"We lived in Tennessee, but then my mom, um, lost her job. So she thought a change of scenery would be good for us." There it was, my first time using the cover story. Dex accepted it with an easy shrug.

"I'm new, too," he said. "Well, newish. I moved here back in the summer."

"From where?"

Dex linked his fingers and stretched his arms over his head. "New York."

"Did your parents want a change of scenery, too?"

"They're, uh...not around anymore."

Surprised, I twisted to face him. "Who do you live with?"

Dex widened his eyes in mock innocence. "Oh, I live by myself. Didn't I mention? I'm thirty-five."

When I just rolled my eyes, he relented. "I live with my Nana."

He said it lightly, but Mom had taught me and Finn to pay attention to body language. Dex was twisting the strap of his bag around his fingers so tightly that his knuckles were turning white.

Before I could ask anything else, a face suddenly popped up over the seat in front of me. "Hey," Romy said. "Izzy, right?"

"That's me," I said. "Have you, um, been there the whole time?"

"Romy's like me," Dex said, nudging the back of her seat with one pointy-toed boot. "Picked up entirely too early, sleeps the whole ride."

"Tries to sleep," she corrected. "This idiot usually keeps me awake." Despite the insult, there was affection in her voice, and Dex was grinning at her.

"Anyway, just wanted to say thanks for tearing Ben McCrary's arm off yesterday."

"I dislocated his shoulder," I said, but Dex waved me off.

"I like Romy's version better. And just wait, by spring break, the story will be that you tore off both his arms and shattered his spine."

Romy snorted. "Did you tell her about the meeting?" she asked Dex.

"No, I was boring her with my life history first," Dex replied. "Why don't you give her the hard sell?"

Eyes twinkling behind her glasses, Romy rested her chin on her hands. "Well, since you're such a rad chick and all, we thought you might want to join our club."

I hoped my face looked confused rather than relieved. All that worrying over how I was going to get into the club, and then, bam, I'm invited. Maybe today really would be better than yesterday.

Doing my best to furrow my brow, I looked back and forth between them. There was something unnerving about their identical expressions of glee. "Um, is this one of those clubs where the first rule is you don't talk about it?"

Dexter threw his head back and laughed, and Romy made that snorting noise again. "No," she said. "But if it were, I'd definitely want you in that one, too. This is actually a school-sanctioned thing, so it counts for extracurricular stuff on college applications."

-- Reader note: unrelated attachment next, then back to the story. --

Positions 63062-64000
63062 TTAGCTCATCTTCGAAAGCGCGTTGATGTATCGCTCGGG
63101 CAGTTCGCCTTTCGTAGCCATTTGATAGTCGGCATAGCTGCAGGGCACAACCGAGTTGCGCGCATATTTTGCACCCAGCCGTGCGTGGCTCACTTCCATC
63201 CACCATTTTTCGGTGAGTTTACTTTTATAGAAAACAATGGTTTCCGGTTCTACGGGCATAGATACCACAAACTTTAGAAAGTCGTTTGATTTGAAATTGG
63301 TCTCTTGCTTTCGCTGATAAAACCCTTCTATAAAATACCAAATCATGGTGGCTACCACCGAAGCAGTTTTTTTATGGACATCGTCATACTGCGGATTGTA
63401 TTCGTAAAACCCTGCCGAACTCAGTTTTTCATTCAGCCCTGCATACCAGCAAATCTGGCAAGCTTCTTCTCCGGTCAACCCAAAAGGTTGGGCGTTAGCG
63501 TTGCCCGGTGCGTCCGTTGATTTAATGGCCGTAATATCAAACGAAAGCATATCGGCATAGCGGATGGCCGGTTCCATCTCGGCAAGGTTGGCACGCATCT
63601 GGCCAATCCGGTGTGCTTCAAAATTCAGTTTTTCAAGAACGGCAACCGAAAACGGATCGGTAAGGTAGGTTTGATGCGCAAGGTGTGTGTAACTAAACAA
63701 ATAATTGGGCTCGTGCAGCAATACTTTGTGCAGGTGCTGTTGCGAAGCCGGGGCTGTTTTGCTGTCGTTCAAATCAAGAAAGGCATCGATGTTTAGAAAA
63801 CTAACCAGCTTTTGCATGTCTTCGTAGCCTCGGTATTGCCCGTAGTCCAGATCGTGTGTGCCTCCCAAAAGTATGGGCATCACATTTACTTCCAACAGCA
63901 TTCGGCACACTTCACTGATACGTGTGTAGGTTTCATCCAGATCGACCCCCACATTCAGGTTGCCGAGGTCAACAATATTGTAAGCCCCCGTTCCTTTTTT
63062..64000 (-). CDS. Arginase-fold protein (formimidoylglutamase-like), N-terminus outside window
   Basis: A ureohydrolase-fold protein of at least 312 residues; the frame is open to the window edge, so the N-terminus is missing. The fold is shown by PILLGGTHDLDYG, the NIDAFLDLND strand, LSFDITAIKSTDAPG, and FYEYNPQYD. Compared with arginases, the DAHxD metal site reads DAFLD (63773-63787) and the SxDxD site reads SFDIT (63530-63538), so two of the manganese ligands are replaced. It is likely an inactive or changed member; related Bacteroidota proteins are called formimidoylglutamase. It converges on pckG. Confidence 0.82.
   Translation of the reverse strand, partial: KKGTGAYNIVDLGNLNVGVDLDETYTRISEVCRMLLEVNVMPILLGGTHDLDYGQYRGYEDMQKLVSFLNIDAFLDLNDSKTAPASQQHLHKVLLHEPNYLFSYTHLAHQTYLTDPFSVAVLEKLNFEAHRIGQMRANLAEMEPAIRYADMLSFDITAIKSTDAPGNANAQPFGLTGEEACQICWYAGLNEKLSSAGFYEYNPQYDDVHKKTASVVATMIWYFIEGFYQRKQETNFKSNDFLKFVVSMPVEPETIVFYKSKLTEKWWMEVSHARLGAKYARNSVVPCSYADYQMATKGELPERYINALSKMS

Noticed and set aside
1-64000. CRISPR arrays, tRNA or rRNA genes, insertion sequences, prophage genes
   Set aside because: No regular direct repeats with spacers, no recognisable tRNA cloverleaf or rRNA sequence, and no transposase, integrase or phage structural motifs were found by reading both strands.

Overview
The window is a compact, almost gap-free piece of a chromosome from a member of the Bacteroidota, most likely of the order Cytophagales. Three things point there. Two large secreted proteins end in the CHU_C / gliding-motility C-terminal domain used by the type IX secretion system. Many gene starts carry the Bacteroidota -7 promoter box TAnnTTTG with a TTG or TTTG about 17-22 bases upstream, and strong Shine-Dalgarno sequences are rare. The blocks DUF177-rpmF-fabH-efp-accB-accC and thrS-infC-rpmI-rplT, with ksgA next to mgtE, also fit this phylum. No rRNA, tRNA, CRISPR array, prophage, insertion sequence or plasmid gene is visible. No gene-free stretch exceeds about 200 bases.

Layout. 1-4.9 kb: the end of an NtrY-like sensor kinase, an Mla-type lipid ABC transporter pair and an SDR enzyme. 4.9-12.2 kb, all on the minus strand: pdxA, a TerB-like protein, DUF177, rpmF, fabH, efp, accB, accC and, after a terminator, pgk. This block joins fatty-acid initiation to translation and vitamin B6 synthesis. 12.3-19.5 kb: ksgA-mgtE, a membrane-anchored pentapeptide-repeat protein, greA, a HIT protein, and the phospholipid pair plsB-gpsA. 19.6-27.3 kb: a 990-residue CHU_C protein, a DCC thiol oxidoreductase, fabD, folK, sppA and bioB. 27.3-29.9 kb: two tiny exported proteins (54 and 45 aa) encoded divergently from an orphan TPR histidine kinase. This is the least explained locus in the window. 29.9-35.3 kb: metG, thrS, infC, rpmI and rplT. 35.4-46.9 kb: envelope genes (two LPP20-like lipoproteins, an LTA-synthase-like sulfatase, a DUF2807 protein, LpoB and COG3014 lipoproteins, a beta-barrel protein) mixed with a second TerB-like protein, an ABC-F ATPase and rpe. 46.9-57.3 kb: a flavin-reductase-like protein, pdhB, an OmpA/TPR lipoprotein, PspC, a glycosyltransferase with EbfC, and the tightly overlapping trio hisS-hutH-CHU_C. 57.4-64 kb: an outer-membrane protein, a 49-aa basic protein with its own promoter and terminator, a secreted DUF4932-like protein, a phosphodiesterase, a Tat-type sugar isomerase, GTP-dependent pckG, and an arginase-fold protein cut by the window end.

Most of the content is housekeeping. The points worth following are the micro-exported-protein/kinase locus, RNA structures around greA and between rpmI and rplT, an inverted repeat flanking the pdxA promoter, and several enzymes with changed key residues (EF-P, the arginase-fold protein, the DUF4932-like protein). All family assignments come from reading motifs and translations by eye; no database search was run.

Oh, right. College. That was something I'd have to pretend to be thinking about, too.

But then Dex sat up and said, "Romy, I don't think Harvard is going to very impressed by your membership in something called PMS."

A startled giggle burst out of me. Paranormal Management Society. PMS. I hadn't even thought of it like that.

Romy looked a little chagrined. "I didn't come up with the name, and by the time we got it, Anderson had already made the T-shirts," she insisted, which only made Dex laugh harder.

"So what is PMS?" I asked, even though I already knew. "I mean, I know the traditional definition...."

"Paranormal Management Society," Romy answered, swatting at Dex.

"Oh," I said weakly. "That's...um...that's awesome."

"Okay, see, I feel like when you're saying 'awesome,' what you mean is 'lame' and 'making me not want to be friends with you,'" Dex said.

"No." I shook my head. "That doesn't sound lame at all. It's just...I never heard of a school-sponsored monster-hunting club. What do you guys do?"

"Mostly we lurk around places at night with dorky equipment purchased off the Internet," Dex offered, making Romy smack his arm again.

"We research local ghost legends, and then we...investigate them."

Dex leaned over and said in a stage whisper, "'Investigate' is code for lurking around places at night with dorky equipment purchased off the Internet."

"We're working on doing more," Romy said quickly. "Anderson-you'll meet him later-is our resident ghost-lore researcher, and he's looking into ways we can actually, like, banish ghosts and exorcise places."

She sounded so excited, and it was all I could do not to wince. Humans getting involved with the supernatural was bad enough, but exorcisms were way more than a bunch of teenagers could handle.

"Have you guys ever found anything?" I asked.

"We thought we got some ghostly voices on a tape recorder once," Romy offered. "At this creepy abandoned house in the next town over. And Anderson's closet door opened on its own one time."

"Because he had his window open," Dex muttered, and Romy shot him a look. "Maybe it was because of that. We don't know. It could've been...other stuff."

"Sure, why not? I just, uh, don't want to wear a T-shirt that says PMS, okay?" I added, and Romy stuck out her hand. "Deal."


We shook on it just as the bus pulled up to the school. "Try to get kicked out of P.E. again today," Dex told me as he gathered up his stuff. "We can hang on the football field."

"Ha-ha," I muttered, slinging my bag over my shoulder.

Romy and I made our way to English while Dex sauntered off to his first class. We got to Mrs. Steele's room before the second bell, so Romy tossed her backpack onto the desk next to mine and said, "Gonna run to the bathroom. Watch my bag?"